Here She Is…
“This young woman, who was also known as Esther, had a lovely figure and was beautiful.” –Esther 2:7b
When I was growing up, one of our favorite events on TV was the yearly Miss America Beauty Pageant. My sister and I would eagerly watch for Miss West Virginia, always hoping that this would be the year she would win the coveted crown and the scholarship that went with it. But for a young woman known as Esther, far more was at stake than winning a crown or a scholarship when she was brought to the palace of King Xerxes of Babylon to compete to be his new queen.
At the insistence of her Uncle Mordecai, a Jew of the tribe of Benjamin, we know that Esther did not reveal her family background and nationality when she came to the citadel of Susa and was assigned to the harem under the care of Hagai. But we do know that she pleased Hagai and won his favor. And in turn, he saw to it that she was provided with beauty treatments and special food for an entire year.
Of course, it’s at this point in the story that most of us women have to battle with at least a little touch of envy. A year of spa treatments? What’s not to love about that? But for a young virgin like Esther, there had to be a certain amount of anxiety, nervousness, and stress at the idea of meeting the king. After all, she carried a very scandalous secret about her identity. What would happen if she was found out? The King had already ousted his former queen and banned her from ever again entering his presence. And what of Esther’s Uncle Mordecai? Would he be punished for his part in the deception?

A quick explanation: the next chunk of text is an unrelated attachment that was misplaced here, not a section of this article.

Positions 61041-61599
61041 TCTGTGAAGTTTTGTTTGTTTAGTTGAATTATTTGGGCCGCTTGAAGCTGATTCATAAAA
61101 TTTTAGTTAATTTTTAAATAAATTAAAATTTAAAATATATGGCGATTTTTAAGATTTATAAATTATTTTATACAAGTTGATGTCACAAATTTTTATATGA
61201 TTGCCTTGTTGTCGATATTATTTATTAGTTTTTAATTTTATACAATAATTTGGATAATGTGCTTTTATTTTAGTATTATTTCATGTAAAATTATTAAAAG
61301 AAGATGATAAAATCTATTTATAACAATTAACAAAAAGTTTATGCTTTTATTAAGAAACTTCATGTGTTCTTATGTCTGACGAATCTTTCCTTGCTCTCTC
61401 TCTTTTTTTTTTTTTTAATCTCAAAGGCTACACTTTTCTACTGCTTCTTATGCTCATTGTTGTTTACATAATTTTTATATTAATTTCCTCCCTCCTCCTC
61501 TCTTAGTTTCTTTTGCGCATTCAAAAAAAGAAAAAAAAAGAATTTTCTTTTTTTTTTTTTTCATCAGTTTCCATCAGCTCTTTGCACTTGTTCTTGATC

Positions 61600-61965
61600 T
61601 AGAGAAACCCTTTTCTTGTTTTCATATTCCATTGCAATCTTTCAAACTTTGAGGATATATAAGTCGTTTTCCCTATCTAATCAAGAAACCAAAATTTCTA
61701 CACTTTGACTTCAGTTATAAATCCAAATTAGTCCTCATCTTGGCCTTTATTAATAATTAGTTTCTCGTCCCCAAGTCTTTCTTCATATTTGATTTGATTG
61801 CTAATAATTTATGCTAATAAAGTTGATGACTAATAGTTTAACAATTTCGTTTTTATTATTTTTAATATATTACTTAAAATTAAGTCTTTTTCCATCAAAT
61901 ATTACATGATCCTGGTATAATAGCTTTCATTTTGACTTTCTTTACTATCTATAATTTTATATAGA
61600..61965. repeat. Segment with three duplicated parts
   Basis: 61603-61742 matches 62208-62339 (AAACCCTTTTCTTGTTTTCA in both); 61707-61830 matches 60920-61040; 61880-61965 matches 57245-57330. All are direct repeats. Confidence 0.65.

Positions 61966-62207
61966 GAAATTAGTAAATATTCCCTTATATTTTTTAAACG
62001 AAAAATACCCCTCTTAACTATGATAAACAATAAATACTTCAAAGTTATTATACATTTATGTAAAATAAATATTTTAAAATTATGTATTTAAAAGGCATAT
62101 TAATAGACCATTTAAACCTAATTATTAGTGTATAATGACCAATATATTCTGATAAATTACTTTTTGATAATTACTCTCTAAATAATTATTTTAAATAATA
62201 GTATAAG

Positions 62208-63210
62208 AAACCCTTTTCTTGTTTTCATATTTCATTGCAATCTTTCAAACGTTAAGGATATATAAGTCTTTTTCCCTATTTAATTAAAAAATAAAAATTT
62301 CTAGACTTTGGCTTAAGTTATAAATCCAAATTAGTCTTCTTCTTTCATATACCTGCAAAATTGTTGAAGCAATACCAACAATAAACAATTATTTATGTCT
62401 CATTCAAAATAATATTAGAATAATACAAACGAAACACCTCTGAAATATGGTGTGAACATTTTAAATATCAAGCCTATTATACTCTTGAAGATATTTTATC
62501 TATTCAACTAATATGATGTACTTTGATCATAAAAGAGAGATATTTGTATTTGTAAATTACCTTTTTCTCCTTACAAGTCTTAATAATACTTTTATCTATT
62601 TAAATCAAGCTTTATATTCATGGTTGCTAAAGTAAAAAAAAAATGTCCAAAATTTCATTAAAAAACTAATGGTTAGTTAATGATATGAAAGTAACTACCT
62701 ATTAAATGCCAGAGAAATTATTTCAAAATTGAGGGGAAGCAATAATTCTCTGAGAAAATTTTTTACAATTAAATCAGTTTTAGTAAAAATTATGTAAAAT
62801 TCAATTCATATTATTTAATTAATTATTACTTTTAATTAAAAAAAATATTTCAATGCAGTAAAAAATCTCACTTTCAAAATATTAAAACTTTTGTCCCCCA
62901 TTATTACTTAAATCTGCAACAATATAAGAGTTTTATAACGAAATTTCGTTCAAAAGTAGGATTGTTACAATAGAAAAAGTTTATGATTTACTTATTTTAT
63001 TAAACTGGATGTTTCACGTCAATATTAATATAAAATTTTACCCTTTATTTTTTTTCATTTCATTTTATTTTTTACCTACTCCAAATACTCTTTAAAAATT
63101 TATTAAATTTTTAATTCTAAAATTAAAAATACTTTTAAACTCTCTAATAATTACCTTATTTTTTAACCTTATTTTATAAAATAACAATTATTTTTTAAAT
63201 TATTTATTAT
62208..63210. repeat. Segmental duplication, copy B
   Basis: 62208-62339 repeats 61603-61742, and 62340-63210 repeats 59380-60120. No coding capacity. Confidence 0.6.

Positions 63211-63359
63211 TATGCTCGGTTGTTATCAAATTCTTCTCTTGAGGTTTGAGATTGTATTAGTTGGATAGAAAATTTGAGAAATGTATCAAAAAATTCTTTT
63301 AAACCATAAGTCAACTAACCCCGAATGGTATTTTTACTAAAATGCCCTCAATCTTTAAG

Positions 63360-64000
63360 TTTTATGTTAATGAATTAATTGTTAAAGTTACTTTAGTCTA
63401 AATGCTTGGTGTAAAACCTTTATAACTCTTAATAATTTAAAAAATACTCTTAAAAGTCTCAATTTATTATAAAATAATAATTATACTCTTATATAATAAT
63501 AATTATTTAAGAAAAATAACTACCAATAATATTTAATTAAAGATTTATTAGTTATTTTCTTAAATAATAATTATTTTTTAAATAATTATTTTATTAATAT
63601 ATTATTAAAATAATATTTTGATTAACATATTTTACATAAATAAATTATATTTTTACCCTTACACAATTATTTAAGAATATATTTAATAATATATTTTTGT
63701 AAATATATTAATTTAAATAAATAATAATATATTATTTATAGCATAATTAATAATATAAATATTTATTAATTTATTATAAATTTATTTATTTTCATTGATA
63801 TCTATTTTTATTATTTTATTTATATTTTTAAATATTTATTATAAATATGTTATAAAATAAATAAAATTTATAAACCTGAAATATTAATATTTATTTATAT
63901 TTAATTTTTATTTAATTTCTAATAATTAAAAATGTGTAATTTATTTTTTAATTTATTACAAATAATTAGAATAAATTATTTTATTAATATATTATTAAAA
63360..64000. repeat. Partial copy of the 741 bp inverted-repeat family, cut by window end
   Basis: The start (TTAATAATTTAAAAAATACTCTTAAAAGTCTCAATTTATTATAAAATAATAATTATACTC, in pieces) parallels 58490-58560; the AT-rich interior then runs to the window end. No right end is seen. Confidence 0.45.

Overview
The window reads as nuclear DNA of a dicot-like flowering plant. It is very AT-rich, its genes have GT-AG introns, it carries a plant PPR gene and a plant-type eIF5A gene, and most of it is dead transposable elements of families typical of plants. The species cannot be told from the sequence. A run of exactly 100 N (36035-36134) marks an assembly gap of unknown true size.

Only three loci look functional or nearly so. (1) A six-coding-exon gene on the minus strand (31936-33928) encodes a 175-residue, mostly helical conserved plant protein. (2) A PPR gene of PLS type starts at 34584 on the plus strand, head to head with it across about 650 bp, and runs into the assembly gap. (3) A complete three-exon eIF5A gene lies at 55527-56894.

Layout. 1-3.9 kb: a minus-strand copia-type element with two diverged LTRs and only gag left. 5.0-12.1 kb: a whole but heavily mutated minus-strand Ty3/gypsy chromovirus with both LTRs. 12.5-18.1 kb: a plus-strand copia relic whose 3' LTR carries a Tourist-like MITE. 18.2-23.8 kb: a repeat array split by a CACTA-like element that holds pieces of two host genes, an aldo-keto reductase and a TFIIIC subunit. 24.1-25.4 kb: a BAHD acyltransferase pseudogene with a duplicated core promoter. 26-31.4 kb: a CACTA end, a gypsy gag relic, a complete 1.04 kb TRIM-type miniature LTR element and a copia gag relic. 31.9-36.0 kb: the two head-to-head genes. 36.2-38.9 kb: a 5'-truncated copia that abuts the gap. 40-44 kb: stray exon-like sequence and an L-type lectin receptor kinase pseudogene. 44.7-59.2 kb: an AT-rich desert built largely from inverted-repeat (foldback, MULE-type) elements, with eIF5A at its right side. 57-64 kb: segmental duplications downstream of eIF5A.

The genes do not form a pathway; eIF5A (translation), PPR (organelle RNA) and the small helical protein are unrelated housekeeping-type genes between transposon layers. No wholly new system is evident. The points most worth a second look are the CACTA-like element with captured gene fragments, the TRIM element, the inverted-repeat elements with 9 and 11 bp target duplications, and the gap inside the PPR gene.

Our God had other plans, didn’t he?
Though he is never mentioned by name, God’s hand of providence is seen everywhere in this story of Esther, Mordecai, and a villain named Haman who is soon to enter the picture. When Esther’s turn came to go to Xerxes for the night, the king is attracted to her “more than to any of the other women, and she won his favor and approval…” Can you hear the music? Here she is, Miss… Oh, sorry, different time, different pageant!
Any yet, so similar! King Xerxes sets the royal crown on Esther’s head, gives a great banquet in her name, proclaims a holiday throughout the provinces, and distributes gifts with royal liberality. It’s like a fairy tale, the fantasy of any girl’s dreams. And yet, around the next corner, jealousy, hatred, and evil lurks. And a young woman discovers just why she was born “for such a time as this.”